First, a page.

The Presidential Succession Act is flawed. Among other things, putting congressional leaders in the line means that a terrorist could shift control of the presidency from one party to the other. The president pro tem of the Senate follows the House speaker, which means that the line of succession includes a post whose occupants have always been elderly and often been unable to carry out presidential duties.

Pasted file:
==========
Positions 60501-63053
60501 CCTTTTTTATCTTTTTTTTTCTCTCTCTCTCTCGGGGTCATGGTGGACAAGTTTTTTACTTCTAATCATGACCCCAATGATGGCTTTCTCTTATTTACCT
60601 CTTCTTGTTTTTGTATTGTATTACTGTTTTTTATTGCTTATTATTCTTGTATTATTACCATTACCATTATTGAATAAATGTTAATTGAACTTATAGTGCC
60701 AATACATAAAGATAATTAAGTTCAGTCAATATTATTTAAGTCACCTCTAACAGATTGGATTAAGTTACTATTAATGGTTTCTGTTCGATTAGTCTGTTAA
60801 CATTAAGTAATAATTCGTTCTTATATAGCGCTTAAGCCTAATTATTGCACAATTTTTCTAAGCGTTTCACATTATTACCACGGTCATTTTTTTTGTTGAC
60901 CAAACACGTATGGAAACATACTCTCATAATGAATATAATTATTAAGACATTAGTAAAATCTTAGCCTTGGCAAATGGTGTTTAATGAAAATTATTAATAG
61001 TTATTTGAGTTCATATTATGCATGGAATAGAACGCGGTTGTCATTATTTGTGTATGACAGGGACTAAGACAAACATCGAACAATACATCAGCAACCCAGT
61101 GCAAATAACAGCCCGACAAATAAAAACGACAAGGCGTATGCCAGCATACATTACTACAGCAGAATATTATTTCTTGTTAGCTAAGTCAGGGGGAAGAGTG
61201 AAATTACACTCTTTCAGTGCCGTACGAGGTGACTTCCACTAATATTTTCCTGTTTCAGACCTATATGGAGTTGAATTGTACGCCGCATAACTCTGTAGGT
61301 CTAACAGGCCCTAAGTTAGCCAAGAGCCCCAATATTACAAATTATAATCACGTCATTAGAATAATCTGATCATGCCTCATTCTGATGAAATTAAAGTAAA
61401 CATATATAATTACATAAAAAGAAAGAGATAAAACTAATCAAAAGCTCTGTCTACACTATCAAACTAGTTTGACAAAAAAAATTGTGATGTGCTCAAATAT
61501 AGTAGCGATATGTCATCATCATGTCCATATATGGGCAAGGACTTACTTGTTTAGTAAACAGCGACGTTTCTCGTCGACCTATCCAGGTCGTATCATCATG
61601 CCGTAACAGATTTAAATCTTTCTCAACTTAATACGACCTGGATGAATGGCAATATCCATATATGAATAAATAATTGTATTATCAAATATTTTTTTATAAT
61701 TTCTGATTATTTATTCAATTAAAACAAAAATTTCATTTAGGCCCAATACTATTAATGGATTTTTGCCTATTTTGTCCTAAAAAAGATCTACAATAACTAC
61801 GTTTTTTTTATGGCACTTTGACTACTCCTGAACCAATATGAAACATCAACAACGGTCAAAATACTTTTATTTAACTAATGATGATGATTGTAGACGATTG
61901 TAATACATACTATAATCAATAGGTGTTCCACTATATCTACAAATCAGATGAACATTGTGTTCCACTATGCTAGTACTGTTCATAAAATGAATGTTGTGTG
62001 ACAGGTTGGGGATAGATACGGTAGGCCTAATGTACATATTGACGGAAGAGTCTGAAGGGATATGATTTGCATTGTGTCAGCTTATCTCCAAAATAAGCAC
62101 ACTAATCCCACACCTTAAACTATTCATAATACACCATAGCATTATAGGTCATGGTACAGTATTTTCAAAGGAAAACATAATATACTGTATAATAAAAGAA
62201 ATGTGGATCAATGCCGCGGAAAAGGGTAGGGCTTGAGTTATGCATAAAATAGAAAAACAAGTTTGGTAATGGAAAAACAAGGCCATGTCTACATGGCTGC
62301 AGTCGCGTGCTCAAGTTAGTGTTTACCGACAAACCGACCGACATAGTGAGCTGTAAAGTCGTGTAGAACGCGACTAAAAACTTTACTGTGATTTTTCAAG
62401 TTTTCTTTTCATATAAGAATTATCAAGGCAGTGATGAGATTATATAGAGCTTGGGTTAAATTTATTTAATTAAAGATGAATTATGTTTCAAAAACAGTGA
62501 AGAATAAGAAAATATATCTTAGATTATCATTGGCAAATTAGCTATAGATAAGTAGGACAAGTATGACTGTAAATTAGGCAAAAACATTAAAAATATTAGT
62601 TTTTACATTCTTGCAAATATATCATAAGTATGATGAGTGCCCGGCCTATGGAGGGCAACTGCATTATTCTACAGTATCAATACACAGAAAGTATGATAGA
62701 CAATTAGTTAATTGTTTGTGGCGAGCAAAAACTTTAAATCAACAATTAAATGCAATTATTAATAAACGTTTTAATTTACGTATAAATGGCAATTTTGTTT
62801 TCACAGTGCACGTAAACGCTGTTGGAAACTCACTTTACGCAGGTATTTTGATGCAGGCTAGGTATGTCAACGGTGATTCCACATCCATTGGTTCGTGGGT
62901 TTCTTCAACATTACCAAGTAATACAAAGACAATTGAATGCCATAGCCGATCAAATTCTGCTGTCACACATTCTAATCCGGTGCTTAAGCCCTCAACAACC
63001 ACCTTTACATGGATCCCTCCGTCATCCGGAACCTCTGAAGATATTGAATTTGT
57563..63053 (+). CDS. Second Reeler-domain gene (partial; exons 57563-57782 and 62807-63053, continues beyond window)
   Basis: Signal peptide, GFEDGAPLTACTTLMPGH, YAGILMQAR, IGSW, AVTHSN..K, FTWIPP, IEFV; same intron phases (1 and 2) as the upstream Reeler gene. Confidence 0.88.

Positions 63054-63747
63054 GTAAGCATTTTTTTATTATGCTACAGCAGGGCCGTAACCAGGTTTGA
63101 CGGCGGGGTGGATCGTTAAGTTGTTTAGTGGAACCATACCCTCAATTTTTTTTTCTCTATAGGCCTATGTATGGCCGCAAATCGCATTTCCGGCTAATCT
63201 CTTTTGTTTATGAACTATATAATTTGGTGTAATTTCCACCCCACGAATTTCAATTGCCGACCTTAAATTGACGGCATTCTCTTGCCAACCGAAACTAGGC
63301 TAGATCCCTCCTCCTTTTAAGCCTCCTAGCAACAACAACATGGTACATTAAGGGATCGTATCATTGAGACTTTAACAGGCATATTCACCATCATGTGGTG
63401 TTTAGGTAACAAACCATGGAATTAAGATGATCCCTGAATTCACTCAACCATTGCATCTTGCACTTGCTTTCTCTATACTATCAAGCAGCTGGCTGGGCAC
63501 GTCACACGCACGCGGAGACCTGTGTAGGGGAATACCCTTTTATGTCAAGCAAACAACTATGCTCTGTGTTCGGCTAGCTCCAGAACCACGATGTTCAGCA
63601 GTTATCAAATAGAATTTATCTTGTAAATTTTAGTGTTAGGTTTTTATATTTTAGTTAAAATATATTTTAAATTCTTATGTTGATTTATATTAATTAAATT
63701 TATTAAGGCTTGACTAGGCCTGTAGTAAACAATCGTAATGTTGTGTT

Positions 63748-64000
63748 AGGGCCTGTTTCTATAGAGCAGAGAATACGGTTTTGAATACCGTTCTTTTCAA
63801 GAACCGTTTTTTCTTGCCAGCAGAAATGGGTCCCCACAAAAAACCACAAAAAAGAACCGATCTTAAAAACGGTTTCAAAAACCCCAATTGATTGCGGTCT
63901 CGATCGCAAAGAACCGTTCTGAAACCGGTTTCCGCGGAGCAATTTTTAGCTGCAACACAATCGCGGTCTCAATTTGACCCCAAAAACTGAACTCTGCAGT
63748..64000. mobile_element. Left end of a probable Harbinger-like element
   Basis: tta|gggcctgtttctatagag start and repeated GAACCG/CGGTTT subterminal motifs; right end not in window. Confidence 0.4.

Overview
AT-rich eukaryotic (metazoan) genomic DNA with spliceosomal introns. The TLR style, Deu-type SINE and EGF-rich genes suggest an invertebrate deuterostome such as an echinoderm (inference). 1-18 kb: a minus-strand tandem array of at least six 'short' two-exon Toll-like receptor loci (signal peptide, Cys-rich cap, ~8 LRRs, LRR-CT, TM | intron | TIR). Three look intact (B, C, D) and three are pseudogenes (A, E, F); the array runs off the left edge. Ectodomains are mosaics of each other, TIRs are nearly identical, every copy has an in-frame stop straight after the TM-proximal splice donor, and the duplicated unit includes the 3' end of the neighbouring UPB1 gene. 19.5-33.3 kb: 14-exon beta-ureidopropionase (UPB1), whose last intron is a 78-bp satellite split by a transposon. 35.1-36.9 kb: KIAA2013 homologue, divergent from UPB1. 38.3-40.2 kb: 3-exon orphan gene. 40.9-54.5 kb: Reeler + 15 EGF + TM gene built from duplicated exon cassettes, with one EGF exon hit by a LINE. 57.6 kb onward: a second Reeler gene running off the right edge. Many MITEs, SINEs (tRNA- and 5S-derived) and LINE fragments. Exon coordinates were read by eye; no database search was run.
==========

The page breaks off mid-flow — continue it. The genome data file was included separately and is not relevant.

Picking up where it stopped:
Fortunately, however, improving the Succession Act is straightforward. The first step is to—once and for all—remove legislative branch officials from the line in all cases except disputed elections that stretch past inauguration (when no cabinet exists and prioritizing duly elected officials over administration continuity makes sense). Next, the president should be authorized to set the order of cabinet succession by public executive order from among Senate-confirmed department heads. And finally, to diminish ambiguity around the determination of ‘inability’ in the first place, the decision and operation of the act should mimic the 25th amendment, providing that the next cabinet official in line, backed by a majority of the cabinet, has the authority to declare the vice-president (and president, if necessary) incapacitated. Historically, Congress has only updated succession planning after events expose weaknesses. For example, the 1886 and 1947 revisions followed deaths of sitting presidents. The 25th amendment was based, in part, on informal arrangements President Eisenhower made due to health problems during his presidency. But, planning this important is always better and more effective when it’s done proactively. And while the unlikely possibility of needing to invoke the Succession Act makes it easy to ignore its flaws, current events don’t require a prophet to predict the potentially calamitous result of kicking this particular can down the road. The time to act is now.